As a legal advocate, I work to support women who have suffered intimate partner violence and taken the first step to protect themselves and her children.  I guide each woman through the confusing and intimidating legal system.  I urge her to make her own choices, after thinking critically about her options and their consequences.  Obviously,  the woman sitting and weeping across from me with blackened eyes and broken facial bones neither needs nor deserves a lecture on gender and prejudice.  What she needs is my support, my compassion, and my discretion.   I have to set aside my own prejudices and cultural expectations, and respect her as the person who best knows what will keep her safe, and what she really wants.  (Note: I am not yet fully trained in this job, and therefore am only describing the position as I understand it after observing other advocates in action.)

So, here’s how I see the parallel, the similarity, between what I do in the classroom and in the anterooms of the court:  in both places I am trying to get people to think for themselves and to understand that they have choices about how they live in the world.  Of course, when teaching people to think about gender and sexuality as social constructs, identities created and enforced over a long period of time, I am asking them to consider themselves on an abstract and esoteric level.  When I am working with women as a legal advocate, I am teaching them to think about the court system, the laws pertaining to their situation, and the consequences of their and their abusers’ actions, so I am working on a much more concrete, practical level.   But in both situations my single, driving goal is to enable each individual to speak and choose for herself.  In both situations I am working to support the subjectivity, the active agency, of another person.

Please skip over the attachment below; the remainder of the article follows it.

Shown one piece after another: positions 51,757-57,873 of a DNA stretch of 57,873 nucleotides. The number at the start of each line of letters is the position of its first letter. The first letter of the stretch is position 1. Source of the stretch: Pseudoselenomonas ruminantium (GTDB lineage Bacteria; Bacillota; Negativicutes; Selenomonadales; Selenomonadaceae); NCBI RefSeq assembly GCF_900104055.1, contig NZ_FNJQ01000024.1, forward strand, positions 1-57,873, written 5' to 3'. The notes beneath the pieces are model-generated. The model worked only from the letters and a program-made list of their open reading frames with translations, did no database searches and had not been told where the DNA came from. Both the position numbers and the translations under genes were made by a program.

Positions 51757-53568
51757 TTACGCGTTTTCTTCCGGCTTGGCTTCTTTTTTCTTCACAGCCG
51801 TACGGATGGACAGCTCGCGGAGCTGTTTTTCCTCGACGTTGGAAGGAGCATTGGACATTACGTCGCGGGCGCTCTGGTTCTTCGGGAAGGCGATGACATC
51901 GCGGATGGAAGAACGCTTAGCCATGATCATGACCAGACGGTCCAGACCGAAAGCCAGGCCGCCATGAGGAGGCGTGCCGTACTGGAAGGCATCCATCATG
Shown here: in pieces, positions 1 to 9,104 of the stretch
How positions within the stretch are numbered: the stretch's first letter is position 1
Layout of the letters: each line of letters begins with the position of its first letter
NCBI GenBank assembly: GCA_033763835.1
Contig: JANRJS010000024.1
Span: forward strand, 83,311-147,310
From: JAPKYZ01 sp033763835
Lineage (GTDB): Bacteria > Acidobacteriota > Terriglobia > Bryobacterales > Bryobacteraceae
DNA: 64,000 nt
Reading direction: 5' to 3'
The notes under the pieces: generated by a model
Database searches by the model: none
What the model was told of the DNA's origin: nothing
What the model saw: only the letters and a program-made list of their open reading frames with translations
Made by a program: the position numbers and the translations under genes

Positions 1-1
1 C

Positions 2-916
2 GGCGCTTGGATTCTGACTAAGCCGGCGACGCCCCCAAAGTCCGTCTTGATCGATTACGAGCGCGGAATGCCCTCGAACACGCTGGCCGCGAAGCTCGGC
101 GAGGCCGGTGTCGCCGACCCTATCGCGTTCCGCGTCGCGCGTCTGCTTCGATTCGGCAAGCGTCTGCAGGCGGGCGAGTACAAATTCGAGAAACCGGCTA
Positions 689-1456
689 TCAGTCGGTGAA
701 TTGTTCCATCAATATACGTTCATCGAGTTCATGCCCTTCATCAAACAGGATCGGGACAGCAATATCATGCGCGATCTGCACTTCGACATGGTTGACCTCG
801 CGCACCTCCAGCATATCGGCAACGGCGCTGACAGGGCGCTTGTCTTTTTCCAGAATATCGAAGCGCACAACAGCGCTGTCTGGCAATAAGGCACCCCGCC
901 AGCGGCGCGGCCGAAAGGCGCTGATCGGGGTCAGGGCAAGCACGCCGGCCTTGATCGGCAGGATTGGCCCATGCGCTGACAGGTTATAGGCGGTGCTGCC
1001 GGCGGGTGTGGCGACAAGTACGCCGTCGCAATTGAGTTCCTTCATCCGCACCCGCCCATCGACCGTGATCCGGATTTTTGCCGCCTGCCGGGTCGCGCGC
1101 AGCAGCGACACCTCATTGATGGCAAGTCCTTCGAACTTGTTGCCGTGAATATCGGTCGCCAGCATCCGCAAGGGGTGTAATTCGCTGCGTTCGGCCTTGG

Although I will not bring up the topic of gender as an abstract concept when I’m working with a woman who has been beaten, stalked, harassed, raped, stabbed, assaulted, or threatened by an abuser, she will often raise questions about sexual prejudice and common myths about how men and women are supposed to behave.   She will often say, “I don’t have to take this,” or “he thinks he has the right to control me,”  or she will name some of the common insults that men hurl at women in order to demean and manipulate them.  One doesn’t need a college education, or even a high school degree, to understand that when men physically or emotionally abuse women, they are acting out of contempt for women.